To be “transformative” in design is to improve someone’s life in a breakthrough way. Like giving nurses one device to record information after observing their daily routine instead of the multiple devices they were forced to juggle previously to meet client needs. It created an improved experience for both nurse and patient. Better still, the nurses no longer had to use their evenings to transcribe data allowing them to spend more time with family or doing things for themselves.

Debra stated, “At Bose I don’t care whether the speaker sounds great. I care if I am delivering an experience that calms them down, energizes them for their workout or makes a party more social. I don’t care as much about the product performance. I care more about what the product does for their lifestyle…I love thinking I can make their life at least a little easier.”

And speaking of parties, Altitude helped Jarden develop the Margaritaville Premium Frozen Drink Maker. They came to us for another blender design and we evolved this by interviewing people on various uses and desires for blenders. For example, what avid party goers care about, what makes the perfect margarita and learned that people can use the blender as a conversation piece and want easy clean up and that a perfect margarita includes shaved ice. So we designed a premium priced frozen drink maker that shaved ice and entered Jarden into a new category selling over 1M products in the 1st 5 years. We used the iterative process of listening to consumers and asking “why” to uncover the real customer need and perceived value.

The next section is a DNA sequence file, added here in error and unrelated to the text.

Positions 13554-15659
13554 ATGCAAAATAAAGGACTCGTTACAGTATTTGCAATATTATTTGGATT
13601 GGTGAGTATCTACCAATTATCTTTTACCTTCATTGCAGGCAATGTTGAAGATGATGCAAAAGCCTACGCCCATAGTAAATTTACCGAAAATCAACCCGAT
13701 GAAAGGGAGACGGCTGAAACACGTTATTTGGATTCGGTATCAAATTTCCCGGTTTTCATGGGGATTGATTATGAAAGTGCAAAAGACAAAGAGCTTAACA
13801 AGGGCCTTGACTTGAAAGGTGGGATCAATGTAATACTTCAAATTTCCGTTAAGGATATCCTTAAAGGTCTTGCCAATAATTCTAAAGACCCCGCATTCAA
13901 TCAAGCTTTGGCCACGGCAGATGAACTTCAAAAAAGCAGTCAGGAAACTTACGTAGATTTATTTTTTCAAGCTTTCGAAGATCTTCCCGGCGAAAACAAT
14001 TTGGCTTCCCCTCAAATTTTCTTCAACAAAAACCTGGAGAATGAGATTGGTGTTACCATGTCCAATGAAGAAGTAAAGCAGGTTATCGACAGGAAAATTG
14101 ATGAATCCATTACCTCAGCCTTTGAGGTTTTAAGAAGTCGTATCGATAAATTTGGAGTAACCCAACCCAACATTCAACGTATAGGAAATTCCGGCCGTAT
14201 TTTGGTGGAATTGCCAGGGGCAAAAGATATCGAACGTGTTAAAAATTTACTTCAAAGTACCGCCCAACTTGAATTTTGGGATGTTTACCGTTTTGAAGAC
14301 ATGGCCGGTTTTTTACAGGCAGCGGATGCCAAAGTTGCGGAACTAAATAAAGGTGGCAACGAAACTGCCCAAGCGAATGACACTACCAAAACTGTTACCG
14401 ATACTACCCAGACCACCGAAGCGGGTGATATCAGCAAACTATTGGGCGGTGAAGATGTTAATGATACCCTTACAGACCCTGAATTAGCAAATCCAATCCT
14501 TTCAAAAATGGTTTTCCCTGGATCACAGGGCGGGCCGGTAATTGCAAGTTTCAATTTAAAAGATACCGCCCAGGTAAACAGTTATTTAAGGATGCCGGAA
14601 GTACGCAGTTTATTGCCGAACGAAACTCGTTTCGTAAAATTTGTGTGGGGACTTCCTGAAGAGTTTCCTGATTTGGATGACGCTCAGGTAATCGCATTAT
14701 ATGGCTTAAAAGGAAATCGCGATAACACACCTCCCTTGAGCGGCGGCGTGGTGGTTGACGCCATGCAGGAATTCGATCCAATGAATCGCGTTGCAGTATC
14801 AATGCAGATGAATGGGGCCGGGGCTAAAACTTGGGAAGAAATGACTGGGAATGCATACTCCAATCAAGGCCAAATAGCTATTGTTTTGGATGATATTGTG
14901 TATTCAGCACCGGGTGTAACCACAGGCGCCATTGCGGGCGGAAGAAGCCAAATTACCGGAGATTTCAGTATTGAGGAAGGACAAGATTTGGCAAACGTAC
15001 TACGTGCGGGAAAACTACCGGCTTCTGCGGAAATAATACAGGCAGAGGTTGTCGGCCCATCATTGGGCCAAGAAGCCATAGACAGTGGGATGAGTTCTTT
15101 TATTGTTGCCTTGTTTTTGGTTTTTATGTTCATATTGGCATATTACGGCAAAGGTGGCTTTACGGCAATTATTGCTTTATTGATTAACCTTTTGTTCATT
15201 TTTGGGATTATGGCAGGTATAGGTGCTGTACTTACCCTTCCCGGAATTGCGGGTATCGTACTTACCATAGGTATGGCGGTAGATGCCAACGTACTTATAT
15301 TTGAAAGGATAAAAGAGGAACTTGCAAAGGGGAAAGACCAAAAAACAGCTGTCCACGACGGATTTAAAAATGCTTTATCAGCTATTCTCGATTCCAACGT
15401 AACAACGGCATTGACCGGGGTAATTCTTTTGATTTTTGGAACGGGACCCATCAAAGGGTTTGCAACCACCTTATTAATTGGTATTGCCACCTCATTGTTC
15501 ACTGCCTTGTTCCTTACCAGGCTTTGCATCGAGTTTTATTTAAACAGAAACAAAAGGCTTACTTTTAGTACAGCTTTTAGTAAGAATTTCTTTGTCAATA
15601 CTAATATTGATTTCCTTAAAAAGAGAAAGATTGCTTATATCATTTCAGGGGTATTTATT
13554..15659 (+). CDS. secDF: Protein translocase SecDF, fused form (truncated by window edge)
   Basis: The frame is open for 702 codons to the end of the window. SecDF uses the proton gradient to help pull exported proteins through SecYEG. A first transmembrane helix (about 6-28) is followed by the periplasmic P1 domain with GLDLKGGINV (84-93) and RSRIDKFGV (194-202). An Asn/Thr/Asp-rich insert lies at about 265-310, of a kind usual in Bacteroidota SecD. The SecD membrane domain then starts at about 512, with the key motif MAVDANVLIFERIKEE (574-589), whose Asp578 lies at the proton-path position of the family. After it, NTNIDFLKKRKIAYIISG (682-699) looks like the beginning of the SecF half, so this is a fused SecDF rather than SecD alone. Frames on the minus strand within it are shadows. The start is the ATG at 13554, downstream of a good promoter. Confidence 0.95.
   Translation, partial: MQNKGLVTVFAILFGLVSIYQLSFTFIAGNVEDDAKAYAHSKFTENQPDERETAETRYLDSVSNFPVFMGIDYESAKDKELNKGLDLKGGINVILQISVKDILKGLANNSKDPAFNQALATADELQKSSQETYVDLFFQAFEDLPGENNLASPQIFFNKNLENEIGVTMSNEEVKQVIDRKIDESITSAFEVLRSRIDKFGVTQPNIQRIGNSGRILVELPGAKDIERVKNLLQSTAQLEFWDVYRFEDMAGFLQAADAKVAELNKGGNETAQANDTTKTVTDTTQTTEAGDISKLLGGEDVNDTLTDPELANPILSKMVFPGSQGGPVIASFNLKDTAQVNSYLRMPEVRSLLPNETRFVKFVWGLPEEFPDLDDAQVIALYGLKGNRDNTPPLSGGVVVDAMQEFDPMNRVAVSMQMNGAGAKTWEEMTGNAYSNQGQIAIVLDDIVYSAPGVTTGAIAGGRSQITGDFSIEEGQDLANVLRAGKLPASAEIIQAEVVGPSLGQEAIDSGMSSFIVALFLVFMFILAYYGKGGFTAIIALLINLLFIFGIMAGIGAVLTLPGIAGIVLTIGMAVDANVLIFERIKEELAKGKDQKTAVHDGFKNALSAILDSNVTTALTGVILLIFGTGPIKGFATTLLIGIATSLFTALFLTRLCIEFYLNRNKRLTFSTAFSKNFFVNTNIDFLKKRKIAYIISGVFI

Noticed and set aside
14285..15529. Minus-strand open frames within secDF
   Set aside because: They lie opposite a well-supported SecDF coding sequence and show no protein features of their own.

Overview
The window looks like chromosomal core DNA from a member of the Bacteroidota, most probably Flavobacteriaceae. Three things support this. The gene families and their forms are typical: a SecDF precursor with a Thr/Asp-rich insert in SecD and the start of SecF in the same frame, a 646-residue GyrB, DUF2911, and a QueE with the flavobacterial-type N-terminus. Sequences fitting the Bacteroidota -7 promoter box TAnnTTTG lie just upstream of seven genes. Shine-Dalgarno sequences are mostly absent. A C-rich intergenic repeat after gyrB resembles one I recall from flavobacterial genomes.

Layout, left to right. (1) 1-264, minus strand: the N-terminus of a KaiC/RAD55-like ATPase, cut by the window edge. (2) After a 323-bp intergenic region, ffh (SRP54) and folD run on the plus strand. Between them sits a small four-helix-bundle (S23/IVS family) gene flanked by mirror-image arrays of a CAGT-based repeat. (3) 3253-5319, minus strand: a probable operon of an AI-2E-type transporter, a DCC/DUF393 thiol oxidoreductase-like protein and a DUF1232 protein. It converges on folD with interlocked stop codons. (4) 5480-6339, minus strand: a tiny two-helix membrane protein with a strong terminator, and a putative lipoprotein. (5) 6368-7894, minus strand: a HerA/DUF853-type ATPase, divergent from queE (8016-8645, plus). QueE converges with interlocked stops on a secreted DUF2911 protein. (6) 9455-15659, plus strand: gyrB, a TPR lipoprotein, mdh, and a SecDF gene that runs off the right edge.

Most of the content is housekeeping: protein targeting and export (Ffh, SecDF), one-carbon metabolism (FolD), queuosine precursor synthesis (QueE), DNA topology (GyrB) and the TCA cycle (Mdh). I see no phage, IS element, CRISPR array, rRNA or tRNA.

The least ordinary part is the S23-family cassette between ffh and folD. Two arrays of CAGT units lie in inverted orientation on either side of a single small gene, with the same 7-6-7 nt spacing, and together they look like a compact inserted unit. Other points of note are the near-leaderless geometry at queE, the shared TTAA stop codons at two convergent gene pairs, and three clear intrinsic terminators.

And speaking of making a party the best it can be, Altitude helped Jarden develop the Margaritaville Premium Frozen Drink Maker. They came to us for another blender design and we evolved this by interviewing people on various uses and desires for blenders. We learned what avid party goers care about, what makes the perfect margarita and that people can use the blender as a conversation piece. The easy clean up and perfect margarita, complete with shaved ice, made for an exceptional experience. This design entered Jarden into a new category selling over 1M products in the first 5 years. We used the iterative process of listening to consumers and asking “why” to uncover the real customer need and perceived value.

For a good resource to help measure perceived value and other success metrics, Debra suggested checking out “Winning Businesses in Product Development”.

For more on this topic, listen to the complete hangout, “Transformation Experiences: Designing with the Customer in Mind”.

Gretchen Hoffman

Posted By: 

Gretchen Hoffman

VP Marketing